When you walk into Creative Kid's, you see kids of different ages jumping and frolicking around. Some play doctor and patient, some play a barista and customer, some gawk at the huge painting of the solar system on the wall. Some children play tag or chase, some draw and paint, and some tell stories.
The place is a thoughtfully designed vibrant and colourful environment where children are encouraged to run wild with their imagination. It features a communal ball pit that resembles a grand tree, a double-decker bus, boat, supermarket, café, pet shop, clinic and even a police station!
Children learn how to interact and communicate with their surroundings while playing. In the past children learned these skills while playing outside, but there is hardly any space left in Dhaka for that. Which is why Dr Yahia Amin, a psychologist and the co-founder and Chair of LifeSpring, searched for a quick and viable solution.
Located in Panthapath, Creative Kid's was launched in January 2023. Children come to interact and play with others of their age. They play fun games that do not require screens, and through these activities they develop skills to better them as a person.
Together with Shafique Rahman, Principal Architect of Trikon Architects, Yahia designed the space to give children the psychological stimuli they need for proper cognitive and behavioural development.
The place has been set up on a total area of 3800sft, which is a somewhat small space for children to run around and explore their imagination. But the distribution of different playing zones, using curved surfaces to segregate spaces, giving play zones different heights and the use of vibrant colours, create the illusion of an area larger than its actual size.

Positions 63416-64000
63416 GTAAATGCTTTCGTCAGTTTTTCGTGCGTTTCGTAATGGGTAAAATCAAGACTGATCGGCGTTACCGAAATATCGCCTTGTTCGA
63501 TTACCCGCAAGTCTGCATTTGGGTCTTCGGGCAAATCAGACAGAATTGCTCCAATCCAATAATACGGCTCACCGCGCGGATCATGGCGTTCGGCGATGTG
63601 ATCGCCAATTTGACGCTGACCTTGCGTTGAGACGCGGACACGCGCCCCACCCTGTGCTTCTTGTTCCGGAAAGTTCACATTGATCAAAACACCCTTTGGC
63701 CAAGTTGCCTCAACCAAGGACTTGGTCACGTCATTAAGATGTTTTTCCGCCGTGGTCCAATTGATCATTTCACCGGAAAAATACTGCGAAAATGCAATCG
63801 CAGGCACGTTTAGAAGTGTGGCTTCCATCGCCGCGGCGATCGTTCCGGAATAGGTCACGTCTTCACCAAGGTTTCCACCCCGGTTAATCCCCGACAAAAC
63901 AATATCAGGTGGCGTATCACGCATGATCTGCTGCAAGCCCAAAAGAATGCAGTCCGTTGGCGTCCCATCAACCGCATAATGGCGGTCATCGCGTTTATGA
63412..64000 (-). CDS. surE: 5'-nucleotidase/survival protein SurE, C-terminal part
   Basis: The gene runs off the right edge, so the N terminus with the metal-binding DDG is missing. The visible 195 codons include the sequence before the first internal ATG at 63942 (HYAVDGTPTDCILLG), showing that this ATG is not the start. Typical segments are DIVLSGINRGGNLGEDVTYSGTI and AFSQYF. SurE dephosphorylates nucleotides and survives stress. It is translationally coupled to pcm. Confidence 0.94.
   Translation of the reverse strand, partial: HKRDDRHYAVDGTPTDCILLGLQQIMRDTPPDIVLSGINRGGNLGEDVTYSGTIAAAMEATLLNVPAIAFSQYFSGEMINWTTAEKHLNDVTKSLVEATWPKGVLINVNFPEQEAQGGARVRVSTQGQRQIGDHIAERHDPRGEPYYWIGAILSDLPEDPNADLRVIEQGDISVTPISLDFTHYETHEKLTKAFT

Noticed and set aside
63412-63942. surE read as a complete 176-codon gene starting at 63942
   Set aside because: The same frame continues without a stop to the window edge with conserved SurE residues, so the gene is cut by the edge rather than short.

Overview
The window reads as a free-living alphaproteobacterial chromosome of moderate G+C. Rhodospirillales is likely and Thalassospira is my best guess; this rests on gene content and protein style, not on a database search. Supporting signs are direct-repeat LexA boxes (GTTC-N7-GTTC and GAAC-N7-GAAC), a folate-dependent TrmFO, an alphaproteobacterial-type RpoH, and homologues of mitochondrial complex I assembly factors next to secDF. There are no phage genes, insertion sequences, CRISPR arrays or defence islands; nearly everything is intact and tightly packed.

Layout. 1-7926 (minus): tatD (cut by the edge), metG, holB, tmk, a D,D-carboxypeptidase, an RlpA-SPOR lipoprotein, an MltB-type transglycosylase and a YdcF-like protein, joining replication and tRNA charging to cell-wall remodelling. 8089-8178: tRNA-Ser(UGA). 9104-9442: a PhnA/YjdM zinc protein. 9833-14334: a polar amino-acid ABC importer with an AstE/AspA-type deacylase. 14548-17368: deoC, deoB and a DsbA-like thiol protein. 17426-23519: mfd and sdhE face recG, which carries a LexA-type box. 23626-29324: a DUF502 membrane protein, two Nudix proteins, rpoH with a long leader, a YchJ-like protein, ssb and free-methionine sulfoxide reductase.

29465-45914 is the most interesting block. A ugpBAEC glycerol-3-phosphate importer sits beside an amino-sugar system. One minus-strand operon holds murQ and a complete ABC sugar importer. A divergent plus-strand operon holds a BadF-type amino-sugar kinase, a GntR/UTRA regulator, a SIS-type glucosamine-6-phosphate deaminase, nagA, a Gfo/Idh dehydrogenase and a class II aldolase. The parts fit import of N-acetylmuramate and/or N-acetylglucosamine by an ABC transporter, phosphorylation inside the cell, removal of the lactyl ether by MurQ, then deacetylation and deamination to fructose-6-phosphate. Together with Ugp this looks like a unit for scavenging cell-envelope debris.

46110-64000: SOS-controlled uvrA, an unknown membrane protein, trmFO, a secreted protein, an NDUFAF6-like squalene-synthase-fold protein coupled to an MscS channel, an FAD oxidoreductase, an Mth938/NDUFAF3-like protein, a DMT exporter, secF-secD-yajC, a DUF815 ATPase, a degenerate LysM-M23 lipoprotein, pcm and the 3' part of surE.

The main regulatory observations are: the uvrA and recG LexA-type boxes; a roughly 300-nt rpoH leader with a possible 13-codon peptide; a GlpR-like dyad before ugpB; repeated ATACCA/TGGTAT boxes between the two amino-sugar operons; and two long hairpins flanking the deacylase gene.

There is also a large column at the centre of the space, but the team of architects creatively turned it into the centerpiece of the design. They turned it into a grand tree with colourful laces hanging from the ceiling, surrounded by a huge ball pit.
Adjacent to the 'Tree House' is the 'Urban Ship'. Resembling the hull of a ship, this section is fitted with tyres, painted yellow, hanging from the ceiling. Kids can either swing from here or imagine themselves as pirates, skipping from one station to the other.
The children are also overseen by a school psychologist and a behavioral therapist while they play.
Socialisation amongst the children at Creative Kid's begins with the 'Wonder Bus'. As many as nine to ten kids can enter the bus, but only one of them will drive, and others will be the passengers.
"There's a bus there. Why a bus of all things? The bus is a social mode of transportation. The kids will ride the bus and take turns driving it and playing inside. They'll communicate with other kids while they play, and in the process learn how to interact," said Shafique.
Then there is the 'Mini City', with a literal road with zebra crossings. The city includes a police station, hospital, supermarket, cafe and a fitness zone. A child dreaming to be a doctor is free to pick up a doctor's scrubs and check their patient with a toy stethoscope. The police station subtly introduces them to the idea of good and bad. So, they themselves can roleplay a police and a robber behind bars.